• Two p bits encode additional prefix bytes. The values 0, 1, 2, and 3 correspond to implied no, 0x66, 0xF3, and 0xF2 prefixes. These encode the operand type for SSE instructions: packed single, packed double, scalar single and scalar double, respectively.

The VEX2 prefix is a 2-byte variant of the VEX3 prefix, that differs from the latter in the following points:

  • X̅, B̅ and W bits are not present.
  • m bits are not present in the VEX2 prefix; the 0x0F escape is implied.

Instructions that require any of these bit-fields need to be encoded with the VEX3 prefix.

The REX2 prefix is a 2-byte variant of the REX prefix, introduced with Intel APX extensions which add 16 Extended GPR registers.

  • R3, X3, and B3 bits are the same as R, X and B bits in the REX prefix.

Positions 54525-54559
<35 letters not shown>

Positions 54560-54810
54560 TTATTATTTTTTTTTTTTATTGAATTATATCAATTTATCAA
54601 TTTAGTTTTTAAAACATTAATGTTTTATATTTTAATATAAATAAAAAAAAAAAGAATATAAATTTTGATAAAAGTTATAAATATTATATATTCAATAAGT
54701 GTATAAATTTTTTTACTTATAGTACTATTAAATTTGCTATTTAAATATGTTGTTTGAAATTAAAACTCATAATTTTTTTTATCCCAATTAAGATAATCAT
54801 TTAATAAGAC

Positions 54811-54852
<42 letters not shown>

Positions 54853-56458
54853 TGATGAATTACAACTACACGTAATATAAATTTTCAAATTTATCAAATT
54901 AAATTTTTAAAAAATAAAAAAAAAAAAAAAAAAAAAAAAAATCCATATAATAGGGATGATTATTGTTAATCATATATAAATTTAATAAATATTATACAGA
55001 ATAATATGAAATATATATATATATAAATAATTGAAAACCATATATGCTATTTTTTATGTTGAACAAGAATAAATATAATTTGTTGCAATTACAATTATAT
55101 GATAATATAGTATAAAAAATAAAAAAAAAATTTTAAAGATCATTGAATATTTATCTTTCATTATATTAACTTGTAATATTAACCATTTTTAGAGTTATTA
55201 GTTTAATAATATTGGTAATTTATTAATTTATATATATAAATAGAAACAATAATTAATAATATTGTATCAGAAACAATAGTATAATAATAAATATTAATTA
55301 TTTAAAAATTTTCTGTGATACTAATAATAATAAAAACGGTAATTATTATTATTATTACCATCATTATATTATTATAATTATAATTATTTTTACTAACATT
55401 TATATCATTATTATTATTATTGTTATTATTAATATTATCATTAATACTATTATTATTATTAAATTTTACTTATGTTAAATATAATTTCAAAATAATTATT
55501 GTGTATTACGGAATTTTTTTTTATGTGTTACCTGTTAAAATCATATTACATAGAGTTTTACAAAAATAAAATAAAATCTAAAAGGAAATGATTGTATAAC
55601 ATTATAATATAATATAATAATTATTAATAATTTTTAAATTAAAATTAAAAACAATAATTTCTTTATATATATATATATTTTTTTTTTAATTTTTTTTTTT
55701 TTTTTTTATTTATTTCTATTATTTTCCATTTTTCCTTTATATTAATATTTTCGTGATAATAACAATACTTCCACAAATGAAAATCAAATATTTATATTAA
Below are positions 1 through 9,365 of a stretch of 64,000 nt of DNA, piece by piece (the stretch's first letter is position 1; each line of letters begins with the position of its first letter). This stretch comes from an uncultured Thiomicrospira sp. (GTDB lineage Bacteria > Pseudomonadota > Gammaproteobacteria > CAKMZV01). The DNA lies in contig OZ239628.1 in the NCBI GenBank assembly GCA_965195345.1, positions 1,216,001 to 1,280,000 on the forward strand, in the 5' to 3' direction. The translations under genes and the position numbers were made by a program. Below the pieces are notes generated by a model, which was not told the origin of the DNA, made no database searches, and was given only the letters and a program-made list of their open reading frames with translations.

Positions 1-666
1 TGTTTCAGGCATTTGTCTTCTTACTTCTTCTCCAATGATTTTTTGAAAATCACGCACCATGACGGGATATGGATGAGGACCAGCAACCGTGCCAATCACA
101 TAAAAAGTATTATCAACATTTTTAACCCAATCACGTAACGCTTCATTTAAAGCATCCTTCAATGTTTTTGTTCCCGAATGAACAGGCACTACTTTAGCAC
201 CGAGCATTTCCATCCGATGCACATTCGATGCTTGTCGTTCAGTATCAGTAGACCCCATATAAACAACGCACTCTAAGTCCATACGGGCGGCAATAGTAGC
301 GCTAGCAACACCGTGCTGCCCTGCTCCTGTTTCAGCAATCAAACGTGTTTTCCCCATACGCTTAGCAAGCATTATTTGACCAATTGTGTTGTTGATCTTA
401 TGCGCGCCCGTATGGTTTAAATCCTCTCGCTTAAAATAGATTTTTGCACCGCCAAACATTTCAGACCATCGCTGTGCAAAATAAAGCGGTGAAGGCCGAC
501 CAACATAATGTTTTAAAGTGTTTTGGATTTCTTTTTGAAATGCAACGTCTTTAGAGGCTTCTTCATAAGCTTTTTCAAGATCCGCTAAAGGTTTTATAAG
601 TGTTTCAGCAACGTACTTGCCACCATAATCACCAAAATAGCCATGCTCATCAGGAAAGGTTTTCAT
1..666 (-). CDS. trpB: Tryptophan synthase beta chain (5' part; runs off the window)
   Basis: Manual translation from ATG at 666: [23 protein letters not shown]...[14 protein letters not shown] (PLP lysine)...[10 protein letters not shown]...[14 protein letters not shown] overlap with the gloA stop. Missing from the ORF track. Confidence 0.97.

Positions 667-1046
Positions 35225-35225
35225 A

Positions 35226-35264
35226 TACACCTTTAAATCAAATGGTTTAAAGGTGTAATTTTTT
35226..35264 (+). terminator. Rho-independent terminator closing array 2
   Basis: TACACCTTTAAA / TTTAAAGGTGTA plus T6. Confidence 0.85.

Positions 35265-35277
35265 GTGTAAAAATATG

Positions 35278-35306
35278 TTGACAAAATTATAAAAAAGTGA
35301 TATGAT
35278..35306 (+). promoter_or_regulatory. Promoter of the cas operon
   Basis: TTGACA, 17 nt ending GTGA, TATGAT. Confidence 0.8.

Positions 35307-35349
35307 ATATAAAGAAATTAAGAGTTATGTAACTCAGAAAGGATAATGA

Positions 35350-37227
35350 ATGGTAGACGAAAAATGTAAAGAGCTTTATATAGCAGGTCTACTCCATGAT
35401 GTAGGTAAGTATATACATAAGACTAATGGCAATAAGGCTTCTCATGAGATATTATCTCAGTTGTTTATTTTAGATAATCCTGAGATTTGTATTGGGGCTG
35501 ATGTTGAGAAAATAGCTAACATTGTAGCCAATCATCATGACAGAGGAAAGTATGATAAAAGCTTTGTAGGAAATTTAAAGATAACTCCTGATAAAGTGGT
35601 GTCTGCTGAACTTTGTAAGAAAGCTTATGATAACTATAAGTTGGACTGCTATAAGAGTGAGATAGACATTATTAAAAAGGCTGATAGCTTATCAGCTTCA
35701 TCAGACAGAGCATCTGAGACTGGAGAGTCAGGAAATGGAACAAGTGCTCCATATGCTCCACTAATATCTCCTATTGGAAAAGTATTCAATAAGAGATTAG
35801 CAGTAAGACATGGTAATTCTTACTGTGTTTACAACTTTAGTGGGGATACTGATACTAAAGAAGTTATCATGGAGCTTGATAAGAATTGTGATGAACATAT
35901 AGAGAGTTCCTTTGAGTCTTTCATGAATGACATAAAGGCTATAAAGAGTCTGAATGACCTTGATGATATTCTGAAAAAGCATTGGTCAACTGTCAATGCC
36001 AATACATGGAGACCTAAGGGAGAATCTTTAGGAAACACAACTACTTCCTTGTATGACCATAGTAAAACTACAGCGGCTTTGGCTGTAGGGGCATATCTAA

• R4, X4, and B4 bits are additional bits used to encode the 32 EGPR registers.
  • W bit is the same as in the REX prefix.
  • M0 bit selects between legacy map 0 (1-byte opcodes, no escape) and legacy map 1 (2-byte opcodes, escape 0x0F).
Register addressing in 64-bit mode using VEX prefix
Addressing mode Bit 3 Bits [2:0] Register type Common usage
REG VEX.R ModRM.reg General purpose, mask, vector Register operand
RM (if ModRM.mod = 11) VEX.B ModRM.r/m GPR, mask, vector Register operand
RM VEX.B ModRM.r/m GPR Register memory address
BASE VEX.B SIB.base GPR Base + index × scale memory address
INDEX VEX.X SIB.index GPR Base + index × scale memory address
VIDX VEX.X SIB.index Vector Base + vector index × scale memory address